The Jewish soldiers who were conscripted into the Russian Army were customarily stationed in remote areas. Many of them never returned home, which is how small Jewish communities arose far from the Pale of Settlement. The hero of Megilat Astrakhan, like most of the conscripted Jews, was from a poor, uneducated family. The narrator describes a long wintry march over frost and snow. He could not cope and lost consciousness. With the help of his companions and what he calls “a miracle”, his life is saved.
The Motif of Water Without End (from
Kadya Molodowsky to Yaakov Shavit)
In Kadya Molodowsky’s poem “Der taykh” (‘The River’), a water-carrier carries two buckets of water on his shoulders night and day, a motif that may originate with Yudl Roznberg. Our poetess wishes to portray the water-carrier as a golem (‘artificial man’) that strives to save the Jewish community from accusations of a blood libel. Nathan Alterman’s sonorous Hebrew translation circulated widely in two variants in children’s literature. Yaakov Shavit’s version “Noga dimot” (“Noga With the Tears”) is also well known.
“One of Three Million”: A Neglected Sholem Asch [Yiddish: Sholem Ash] Manuscript
A Sholem Asch manuscript centered on the character and way of life of his much-loved and deeply respected father was found in an old tattered cardboard letter-folder in Shalom Asch House in Bat Yam, near Tel-Aviv. Asch details the refinement, generosity and sensitivity of his pious father and gives numerous instances of his material assistance to the poor, the liberality of his anonymous donations to the needy, Jew and gentile alike. As is reflected in many of Asch’s stories and novels, his father was most attentive to the needs of his Christian friends and acquaintances, of his employees and neighbors. Asch states in the manuscript that the image of his father always stood before him like a lighthouse when he wrote. He writes movingly of the Welcoming of the Sabbath in his parents’ always guest-filled home. The parents had left for America in order to help their children financially, but they soon returned to Kutna. When his father died, a little bundle of coins were found around his neck and, in his own writing, the request that a memorial stone to him be placed in the Kutna cemetery. That cemetery no longer exists….
Maya Zerubavels (1927-?1998) as a 10-Year Old Yiddish Writer in Erets-Yisrael
A former pupil of the Left Poalei-Zion-sponsored Yiddishist Borokhov School in Warsaw, daughter of the Left Poalei-Zion writer and leader Yaakov Zerubavel, Maya Zerubavels published (at age 10!) several stories in Yiddish in the children’s journal Kinderfraynd after moving to Palestine with her family at age 7 and settling in Tel-Aviv where she attended the Workers’ School and Gymnasia Hertsiliya. The Borokhov schools stressed socialist values and Maya Zerubavels’ Kinderfraynd stories are suffused with socialist content. The second of her Yiddish stories, “Velvele un Royzele,” is striking in its tragic resolution – a quality not normally thought appropriate in literature for the young. Maya Zerubavel-Erem, a teacher by profession, continued to write and publish stories and articles in both Yiddish and Hebrew all her life.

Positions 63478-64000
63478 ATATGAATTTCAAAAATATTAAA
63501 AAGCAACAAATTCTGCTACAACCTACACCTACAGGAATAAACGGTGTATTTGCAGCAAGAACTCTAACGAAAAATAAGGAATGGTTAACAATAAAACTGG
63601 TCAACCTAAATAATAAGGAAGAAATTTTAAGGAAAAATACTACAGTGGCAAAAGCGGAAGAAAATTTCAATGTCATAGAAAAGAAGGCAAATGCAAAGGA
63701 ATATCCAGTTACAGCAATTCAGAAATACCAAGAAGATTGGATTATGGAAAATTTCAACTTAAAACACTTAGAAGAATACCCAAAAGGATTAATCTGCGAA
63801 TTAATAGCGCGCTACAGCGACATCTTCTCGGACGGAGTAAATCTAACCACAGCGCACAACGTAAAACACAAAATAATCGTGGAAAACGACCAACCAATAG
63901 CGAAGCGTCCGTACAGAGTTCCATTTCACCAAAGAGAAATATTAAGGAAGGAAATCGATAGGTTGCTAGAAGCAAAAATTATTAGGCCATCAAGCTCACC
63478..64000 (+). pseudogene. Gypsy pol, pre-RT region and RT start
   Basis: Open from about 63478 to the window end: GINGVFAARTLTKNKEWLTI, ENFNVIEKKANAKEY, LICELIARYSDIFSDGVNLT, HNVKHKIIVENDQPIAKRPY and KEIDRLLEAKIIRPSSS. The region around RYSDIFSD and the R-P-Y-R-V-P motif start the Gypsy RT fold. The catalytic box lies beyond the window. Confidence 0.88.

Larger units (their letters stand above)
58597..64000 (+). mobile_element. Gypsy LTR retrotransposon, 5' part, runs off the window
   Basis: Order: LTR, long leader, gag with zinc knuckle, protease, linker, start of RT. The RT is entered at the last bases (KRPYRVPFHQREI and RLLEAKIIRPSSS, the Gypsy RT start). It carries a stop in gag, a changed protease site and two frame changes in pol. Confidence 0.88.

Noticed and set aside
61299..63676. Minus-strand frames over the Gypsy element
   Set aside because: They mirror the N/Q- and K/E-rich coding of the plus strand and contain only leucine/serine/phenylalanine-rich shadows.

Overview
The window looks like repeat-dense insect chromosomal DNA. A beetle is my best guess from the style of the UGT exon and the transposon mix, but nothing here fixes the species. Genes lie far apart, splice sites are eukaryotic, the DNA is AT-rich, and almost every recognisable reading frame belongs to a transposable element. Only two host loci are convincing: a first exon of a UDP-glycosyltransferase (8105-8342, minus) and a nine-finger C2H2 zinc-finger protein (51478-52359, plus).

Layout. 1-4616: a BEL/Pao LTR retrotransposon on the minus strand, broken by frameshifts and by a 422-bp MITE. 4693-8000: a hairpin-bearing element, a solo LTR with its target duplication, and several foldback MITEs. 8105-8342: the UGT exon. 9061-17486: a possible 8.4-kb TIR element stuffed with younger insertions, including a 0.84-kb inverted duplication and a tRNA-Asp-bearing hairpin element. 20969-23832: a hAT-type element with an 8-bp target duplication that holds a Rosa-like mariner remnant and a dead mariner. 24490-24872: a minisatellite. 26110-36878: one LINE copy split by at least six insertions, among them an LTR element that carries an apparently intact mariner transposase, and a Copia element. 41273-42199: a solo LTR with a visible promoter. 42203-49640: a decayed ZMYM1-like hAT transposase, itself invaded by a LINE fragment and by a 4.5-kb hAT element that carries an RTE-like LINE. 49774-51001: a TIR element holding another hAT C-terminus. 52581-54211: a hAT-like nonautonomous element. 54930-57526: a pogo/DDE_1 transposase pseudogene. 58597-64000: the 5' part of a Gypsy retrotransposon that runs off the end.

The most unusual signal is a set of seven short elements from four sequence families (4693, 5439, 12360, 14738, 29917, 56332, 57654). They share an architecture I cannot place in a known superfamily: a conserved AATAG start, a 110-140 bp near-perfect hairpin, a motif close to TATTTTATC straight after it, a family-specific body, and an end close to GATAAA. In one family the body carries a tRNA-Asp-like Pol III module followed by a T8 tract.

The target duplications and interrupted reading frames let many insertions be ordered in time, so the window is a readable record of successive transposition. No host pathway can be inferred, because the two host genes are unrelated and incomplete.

Women Write Literary Works for Children in Yiddish
Between the two World Wars a rich Yiddish children’s literature sprung up the world over – in Eastern Europe, in North and South America and elsewhere. The network of Yiddish schools and organizations issued periodicals for children, and the women who wrote stories and poems for these publications became known. The distinctive language for young children and youth that they shaped was spread far and wide throughout the Yiddish kindergarten and school system. Many women writers, particularly such figures as Kadye Molodovski [Kadya Molodowsky], Miryam Margolin, and Gitl Mayzil, devoted themselves to cultivating a Yiddish children’s literature of distinction.
The Struggle for Jewish Cultural Institutions in Soviet Lithuania in the Post-Stalin Period (1956-1958)
In Memory of Berl Cezarek / Tsezarek who died in Jerusalem on the tenth of November 1990.
After World War Two, Jewish cultural institutions in Lithuania could barely stand on their feet. Following Stalin’s death, they continued to be slowly eliminated, though things were a bit easier under Khrushchev. Among the able communal activists who fought for a Jewish cultural life, Berl Cezarek stood out. For years, as we learn from Professor Levin’s long interview with him, he gave himself unstintingly – despite poverty and loneliness – to such Jewish secular endeavors as a Vilna choir, a drama circle, a dance group and Hebrew-language lessons.
Abstracts in Yiddish
Abstracts in English